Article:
I was thinking the 5D strap could be around my neck, I'll tie something to the gyro, and then tie the camera to the gyro too, and then have a piece of rope on the whole thing tied to the chopper somewhere maybe.
Silas,

I've been on a couple of different heli flights (shooting on two of them), and they all had noise canceling headphones with communication built in.

I'd put the 5d strap around your neck, but the gyro should be attached to the base of the 5d already. That's how it works to stabilize the camera. They also require a power cord attached to a battery pack that you'd wear around your waist. Also the Kenyon k6 Gyro that I was using takes about 5 minutes to get to full speed (meaning fulling rpm). You really should try to get a look at the unit before you jump in the heli with it. I spent a couple of hours with mine before getting aboard the heli. Confidence is preparation. And it's already enough to concentrate on while your leaning out the door of a chopper at 500 feet or so.

Good Luck and have fun.
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Old January 24th, 2011, 09:18 PM   #10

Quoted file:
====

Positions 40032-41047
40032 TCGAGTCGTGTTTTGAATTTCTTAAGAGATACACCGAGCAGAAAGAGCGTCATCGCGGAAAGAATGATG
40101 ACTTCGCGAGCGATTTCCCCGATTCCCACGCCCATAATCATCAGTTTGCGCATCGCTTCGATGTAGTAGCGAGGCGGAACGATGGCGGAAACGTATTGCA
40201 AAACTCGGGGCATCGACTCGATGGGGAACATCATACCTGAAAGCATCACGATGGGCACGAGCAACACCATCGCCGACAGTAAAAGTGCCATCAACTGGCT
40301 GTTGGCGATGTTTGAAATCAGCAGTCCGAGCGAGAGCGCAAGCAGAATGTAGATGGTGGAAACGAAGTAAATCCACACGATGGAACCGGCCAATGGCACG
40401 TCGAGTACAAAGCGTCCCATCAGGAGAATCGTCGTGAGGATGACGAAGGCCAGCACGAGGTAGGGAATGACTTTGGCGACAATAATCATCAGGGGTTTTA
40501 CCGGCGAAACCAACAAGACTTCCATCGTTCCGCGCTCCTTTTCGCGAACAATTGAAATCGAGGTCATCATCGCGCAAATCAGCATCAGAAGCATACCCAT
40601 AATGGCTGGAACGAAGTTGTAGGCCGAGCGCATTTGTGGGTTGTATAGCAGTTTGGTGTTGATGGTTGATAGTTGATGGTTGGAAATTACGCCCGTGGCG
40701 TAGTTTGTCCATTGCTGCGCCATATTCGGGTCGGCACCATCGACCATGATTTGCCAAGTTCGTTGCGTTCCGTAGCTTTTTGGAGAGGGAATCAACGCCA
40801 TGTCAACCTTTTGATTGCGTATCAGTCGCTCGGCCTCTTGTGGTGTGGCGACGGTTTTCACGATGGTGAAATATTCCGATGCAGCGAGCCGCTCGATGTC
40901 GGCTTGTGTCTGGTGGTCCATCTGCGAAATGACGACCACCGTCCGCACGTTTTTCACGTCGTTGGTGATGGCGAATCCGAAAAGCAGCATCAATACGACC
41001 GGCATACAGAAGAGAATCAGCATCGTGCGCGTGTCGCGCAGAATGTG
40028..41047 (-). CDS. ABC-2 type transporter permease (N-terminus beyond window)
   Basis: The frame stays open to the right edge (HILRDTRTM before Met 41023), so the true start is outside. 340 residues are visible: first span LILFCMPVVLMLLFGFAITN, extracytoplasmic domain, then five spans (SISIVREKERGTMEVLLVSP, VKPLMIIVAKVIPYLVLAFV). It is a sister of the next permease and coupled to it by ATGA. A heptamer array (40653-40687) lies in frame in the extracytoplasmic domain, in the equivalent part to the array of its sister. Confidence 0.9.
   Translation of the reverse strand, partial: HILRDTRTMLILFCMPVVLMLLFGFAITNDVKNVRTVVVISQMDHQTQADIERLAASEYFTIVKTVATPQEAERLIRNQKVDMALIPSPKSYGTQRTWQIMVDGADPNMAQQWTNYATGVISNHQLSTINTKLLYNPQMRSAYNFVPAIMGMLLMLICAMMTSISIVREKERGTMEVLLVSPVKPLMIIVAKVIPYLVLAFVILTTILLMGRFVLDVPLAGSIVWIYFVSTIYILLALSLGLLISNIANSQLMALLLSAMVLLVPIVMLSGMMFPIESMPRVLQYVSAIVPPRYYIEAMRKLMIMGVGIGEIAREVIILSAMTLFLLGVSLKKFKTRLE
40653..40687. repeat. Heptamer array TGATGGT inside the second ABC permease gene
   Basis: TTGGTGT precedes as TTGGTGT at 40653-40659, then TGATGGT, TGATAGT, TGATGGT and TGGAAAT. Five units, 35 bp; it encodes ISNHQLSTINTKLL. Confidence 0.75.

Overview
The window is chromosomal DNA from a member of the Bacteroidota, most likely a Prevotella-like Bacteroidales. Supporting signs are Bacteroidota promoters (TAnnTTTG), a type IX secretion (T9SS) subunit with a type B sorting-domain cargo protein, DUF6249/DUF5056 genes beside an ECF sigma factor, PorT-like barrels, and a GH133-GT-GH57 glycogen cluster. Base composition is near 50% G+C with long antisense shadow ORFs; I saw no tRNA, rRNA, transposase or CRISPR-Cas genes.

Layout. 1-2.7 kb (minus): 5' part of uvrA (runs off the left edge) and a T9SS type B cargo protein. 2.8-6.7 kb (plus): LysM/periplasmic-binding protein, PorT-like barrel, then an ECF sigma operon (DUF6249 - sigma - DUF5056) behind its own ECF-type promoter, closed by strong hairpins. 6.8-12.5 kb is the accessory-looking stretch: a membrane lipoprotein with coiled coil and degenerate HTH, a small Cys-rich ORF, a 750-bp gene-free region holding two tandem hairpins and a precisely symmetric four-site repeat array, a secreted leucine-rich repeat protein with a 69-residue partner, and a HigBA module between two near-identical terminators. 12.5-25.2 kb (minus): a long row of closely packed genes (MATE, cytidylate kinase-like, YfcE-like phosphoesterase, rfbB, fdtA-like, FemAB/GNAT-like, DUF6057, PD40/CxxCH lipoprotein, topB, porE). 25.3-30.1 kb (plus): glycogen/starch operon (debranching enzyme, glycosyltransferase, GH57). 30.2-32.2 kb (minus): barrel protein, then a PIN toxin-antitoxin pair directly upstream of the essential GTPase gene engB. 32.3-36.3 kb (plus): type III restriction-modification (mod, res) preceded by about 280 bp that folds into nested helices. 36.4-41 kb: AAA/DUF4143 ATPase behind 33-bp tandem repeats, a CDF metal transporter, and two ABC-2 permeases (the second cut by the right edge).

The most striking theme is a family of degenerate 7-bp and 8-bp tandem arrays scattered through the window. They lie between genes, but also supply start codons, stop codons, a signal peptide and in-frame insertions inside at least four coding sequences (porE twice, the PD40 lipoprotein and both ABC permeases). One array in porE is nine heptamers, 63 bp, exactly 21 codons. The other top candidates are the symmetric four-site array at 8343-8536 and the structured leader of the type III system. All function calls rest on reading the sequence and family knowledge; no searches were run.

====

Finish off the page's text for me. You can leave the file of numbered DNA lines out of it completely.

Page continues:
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Folks don't fly without hearing protection these days and the technology's pretty good now. You can converse in a normal tone of voice with ca. 30-50 dB attenuation. I have a Telex headset they claim has over 50 dB attenuation with the NC circuit turned on.

Quote:
Originally Posted by Bruce Watson View Post
It's going to be really noisy. Protect your hearing. Talk to your pilot and make sure you get high quality noise-cancelling head set with good seal around your ears. This will both protect your hearing and insure good communication with the pilot.

I spent years working with a group of old engineers who designed and built wind tunnels for NASA. None of them had protected their hearing over the years, and they were all very hard of hearing. I can tell you from experience that it's really frustrating on both sides of a conversation between someone who can hear, and someone who can not.

But these guys, being engineers, had learned their lesson. They treated me like their own kids -- wouldn't let me anywhere near a noise source without proper hearing protection.

I'm just sayin' protect your hearing.